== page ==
There is a peculiar feel about the upper echelons of the Bundesliga as the season draws closer to one third completion, with the likes of Union Berlin, Freiburg, Hoffenheim and Bo Svensson’s Mainz hardly the usual suspects for title glory at such a stage of a season.
Mainz’s statement-making 5-0 win over Cologne on Friday night – a club record win in Germany’s top-flight – thrust them into the top three, even if just for one night, but with 18 points from 11 games, they are not there by fluke.
Only in 2010/11 did they ever have a better record after 11 games of the season, with 24 points placing them second under Thomas Tuchel. They concluded that season in fifth with 58 points – a viable target for this term given coach Svensson’s track record.
When he inherited a hopeless-looking situation in December 2020, nobody – not even those within the club, and arguably not even Svensson – believed he could pull off a minor miracle. With just six points from 14 games of the season, Mainz looked doomed, and history had already condemned them. Yet by picking up 33 out of a possible 60 points, Svensson’s Mainz completed a minor miracle by avoiding the drop, beating Bayern Munich and RB Leipzig along the way.
Last season, the 05ers had a worry-free year, remaining free from relegation worries throughout and finishing in a comfortable eighth place with 46 points.
His impact goes beyond the numbers, though. While he initially set about steadying the ship, winning nine games by just a single goal, he slowly instilled a playing philosophy which has made Mainz one of the most thrilling teams to watch. The parallels with Jürgen Klopp’s Gegenpressing can be seen, with Mainz playing a high-intensity game which starts from the very back, with aggressive yet fair defending and a hounding mentality; not only shalt thou not pass, thou shalt not even have time to consider it.
Klopp and Tuchel are two of Svensson’s predecessors at Mainz, with both going on to lift the UEFA Champions League and countless titles with the likes of Liverpool, Chelsea and Paris Saint-Germain, and Svensson has already acknowledged their influence over him, not least due to the fact they both cut their coaching teeth on the very same bench. “I remember a lot from both, in technical and human terms: how to deal with people, lead a team,” said Svensson. “The way Mainz play, I was able to learn from both of them.”
Not only did he soak up what he saw from Klopp and Tuchel, Bo selector is outstripping them with an average points per game of 1.58 over his 69 games in charge, of which 31 have been wins. Klopp averaged 1.51 while Tuchel – Mainz’s most successful coach to date – averaged 1.43.
To do that, Svensson has adapted their styles both to his own beliefs and to the players he has, bringing the best out of them and, not least in the case of Anton Stach, making them candidates for a place in Germany’s FIFA World Cup squad. It was no coincidence that Bundestrainer Hansi Flick was in attendance on Friday night.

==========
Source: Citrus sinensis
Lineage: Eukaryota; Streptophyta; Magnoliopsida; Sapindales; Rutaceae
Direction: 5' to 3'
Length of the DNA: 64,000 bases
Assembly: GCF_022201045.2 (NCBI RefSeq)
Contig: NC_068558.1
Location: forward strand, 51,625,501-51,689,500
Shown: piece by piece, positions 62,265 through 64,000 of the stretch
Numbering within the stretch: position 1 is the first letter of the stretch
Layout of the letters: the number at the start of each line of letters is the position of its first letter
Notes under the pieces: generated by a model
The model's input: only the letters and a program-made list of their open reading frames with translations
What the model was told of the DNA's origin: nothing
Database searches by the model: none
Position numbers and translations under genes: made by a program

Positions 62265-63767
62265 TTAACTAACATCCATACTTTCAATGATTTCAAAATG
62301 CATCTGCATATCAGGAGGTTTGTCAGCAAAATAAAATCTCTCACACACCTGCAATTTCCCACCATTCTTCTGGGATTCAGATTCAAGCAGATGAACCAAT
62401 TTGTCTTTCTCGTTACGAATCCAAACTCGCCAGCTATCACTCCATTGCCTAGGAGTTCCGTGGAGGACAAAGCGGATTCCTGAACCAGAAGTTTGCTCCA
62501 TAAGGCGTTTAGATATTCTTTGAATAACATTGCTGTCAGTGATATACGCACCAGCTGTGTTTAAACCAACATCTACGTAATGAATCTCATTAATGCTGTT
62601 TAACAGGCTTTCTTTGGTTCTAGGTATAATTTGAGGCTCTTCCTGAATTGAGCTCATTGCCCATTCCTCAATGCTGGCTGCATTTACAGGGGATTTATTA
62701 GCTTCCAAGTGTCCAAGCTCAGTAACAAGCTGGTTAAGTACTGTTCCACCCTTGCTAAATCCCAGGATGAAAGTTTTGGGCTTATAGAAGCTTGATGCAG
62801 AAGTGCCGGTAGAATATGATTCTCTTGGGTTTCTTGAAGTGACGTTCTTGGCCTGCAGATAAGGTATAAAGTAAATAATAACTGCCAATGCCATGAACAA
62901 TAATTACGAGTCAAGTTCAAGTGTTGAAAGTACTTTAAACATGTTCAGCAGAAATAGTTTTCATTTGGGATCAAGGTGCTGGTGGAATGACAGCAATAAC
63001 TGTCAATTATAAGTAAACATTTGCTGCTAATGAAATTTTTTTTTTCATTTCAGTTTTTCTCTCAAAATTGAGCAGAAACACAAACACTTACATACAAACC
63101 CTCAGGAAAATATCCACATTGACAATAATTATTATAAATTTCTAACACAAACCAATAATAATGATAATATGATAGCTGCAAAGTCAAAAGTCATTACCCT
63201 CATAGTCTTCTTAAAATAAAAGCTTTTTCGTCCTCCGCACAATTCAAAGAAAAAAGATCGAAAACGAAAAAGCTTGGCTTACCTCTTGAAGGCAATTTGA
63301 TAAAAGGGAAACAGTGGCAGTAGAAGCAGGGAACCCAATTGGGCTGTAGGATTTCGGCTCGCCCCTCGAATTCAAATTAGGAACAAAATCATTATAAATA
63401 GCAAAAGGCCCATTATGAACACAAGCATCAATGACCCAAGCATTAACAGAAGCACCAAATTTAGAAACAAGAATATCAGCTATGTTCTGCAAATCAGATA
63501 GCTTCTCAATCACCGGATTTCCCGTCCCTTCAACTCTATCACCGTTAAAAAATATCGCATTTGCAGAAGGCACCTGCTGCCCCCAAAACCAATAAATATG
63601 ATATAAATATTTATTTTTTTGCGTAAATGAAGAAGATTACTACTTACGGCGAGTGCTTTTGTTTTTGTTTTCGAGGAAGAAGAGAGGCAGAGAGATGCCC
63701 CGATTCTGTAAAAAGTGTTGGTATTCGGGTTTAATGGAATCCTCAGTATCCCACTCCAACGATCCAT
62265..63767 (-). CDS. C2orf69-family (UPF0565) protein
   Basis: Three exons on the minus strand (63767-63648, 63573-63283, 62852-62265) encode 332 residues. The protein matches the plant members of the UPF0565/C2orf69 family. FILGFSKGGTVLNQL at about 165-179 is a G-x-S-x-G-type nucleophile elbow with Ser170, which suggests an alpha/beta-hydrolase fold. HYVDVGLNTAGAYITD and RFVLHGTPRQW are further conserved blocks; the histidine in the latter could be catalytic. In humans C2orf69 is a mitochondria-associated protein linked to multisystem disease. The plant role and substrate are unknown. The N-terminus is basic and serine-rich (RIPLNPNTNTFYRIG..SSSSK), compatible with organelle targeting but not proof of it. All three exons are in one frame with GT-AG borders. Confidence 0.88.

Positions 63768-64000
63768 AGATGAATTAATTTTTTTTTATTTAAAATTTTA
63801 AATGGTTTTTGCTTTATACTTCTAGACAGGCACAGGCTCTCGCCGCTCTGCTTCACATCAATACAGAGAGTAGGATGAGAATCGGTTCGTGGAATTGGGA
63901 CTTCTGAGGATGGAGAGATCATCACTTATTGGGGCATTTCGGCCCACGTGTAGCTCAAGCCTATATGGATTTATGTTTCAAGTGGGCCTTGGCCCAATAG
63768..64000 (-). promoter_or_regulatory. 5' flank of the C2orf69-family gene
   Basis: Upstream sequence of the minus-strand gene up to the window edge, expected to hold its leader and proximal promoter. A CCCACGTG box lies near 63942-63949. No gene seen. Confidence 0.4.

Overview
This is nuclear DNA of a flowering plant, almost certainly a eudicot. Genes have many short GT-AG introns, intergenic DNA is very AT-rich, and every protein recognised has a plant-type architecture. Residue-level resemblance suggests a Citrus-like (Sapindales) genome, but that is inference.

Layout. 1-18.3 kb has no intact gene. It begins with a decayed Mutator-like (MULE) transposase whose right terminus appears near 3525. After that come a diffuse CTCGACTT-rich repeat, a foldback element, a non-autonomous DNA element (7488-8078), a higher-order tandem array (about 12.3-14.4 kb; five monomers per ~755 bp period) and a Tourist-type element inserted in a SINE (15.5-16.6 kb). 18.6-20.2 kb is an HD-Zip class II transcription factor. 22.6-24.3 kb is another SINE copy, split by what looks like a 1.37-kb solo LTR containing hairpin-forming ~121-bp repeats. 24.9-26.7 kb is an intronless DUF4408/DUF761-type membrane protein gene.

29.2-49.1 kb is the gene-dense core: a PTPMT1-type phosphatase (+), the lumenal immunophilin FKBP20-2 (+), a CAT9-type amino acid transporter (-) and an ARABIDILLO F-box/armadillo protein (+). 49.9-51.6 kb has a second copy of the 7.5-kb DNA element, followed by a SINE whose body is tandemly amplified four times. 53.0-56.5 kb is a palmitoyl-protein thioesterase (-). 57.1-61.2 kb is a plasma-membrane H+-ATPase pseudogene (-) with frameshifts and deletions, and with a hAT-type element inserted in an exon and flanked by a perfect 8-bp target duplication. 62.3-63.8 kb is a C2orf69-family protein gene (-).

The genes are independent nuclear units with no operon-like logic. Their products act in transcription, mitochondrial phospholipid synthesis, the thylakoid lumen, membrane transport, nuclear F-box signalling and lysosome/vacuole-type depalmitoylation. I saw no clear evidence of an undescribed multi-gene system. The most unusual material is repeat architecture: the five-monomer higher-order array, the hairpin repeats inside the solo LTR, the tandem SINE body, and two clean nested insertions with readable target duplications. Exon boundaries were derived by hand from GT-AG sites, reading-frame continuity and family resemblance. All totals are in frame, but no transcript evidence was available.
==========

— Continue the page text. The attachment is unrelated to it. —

The powerful press is just the start. With possession regained, lightning transitions pave an efficient path to goal and suit the strengths of the likes of Karim Onisiwo, Jonathan Burkardt, Leandro Barreiro, Aaron Martin and Dominik Kohr, all of whom have also taken huge steps forward under Svensson.
The tirelessly battling Onisiwo got his reward against Cologne, earning the penalty which Marcus Ingvartsen tucked away for his fourth goal in as many games, then drawing the foul which earned a free-kick which Martin curled in. The proverbial cherry was placed on top by turning in Burkardt’s assist for Mainz’s fifth.
Watch: Ingvartsen on an "amazing feeling"
“It was a really fantastic game,” Onisiwo told DAZN. “I’m so pleased that we were able to play the way we’ve been wanting to play for a long time now, and really entertain our fans. We knew it was long overdue that we picked up three points at home, but we need to keep our feet on the ground because after these three wins, we’ve got to go to Bayern next weekend… but we’re looking forward to it.”
Indeed, Svensson rarely rests on his laurels and while the third blow of the referee’s final whistle was still echoing, he was already thinking about how he can further improve his team. “I don’t like it when we’re not reproducing our power, energy and positioning on a regular basis,” he said earlier this season. “These are the components that make us who we are.”
Back on the training ground, the message appears to be getting over and Mainz are slowly discovering the consistency Svensson seeks. Three wins in a row, including victory over Lübeck in the second round of the DFB Cup, with 10 goals scored and none conceded have propelled the 05ers right up the form table. A 1-1 draw with Leipzig preceded a run which takes Mainz nicely into a trip to Munich on Matchday 12, for a genuine top of the table clash, a third of the way through the season.
That will be the acid test for Svensson’s high-flyers, though as he approaches his two-year anniversary at the helm, there are few around whom he still needs to convince, and even fewer now doubting that his team have what it takes to mount a challenge in the top half of the season.
In this most anomalous of seasons, Mainz are part of a collection of clubs on course to create quite an upset. Exactly how big that upset will be remains to be seen over the final two thirds of the campaign, but you would not want to bet against the city of Mainz being back on the European map in 2023.
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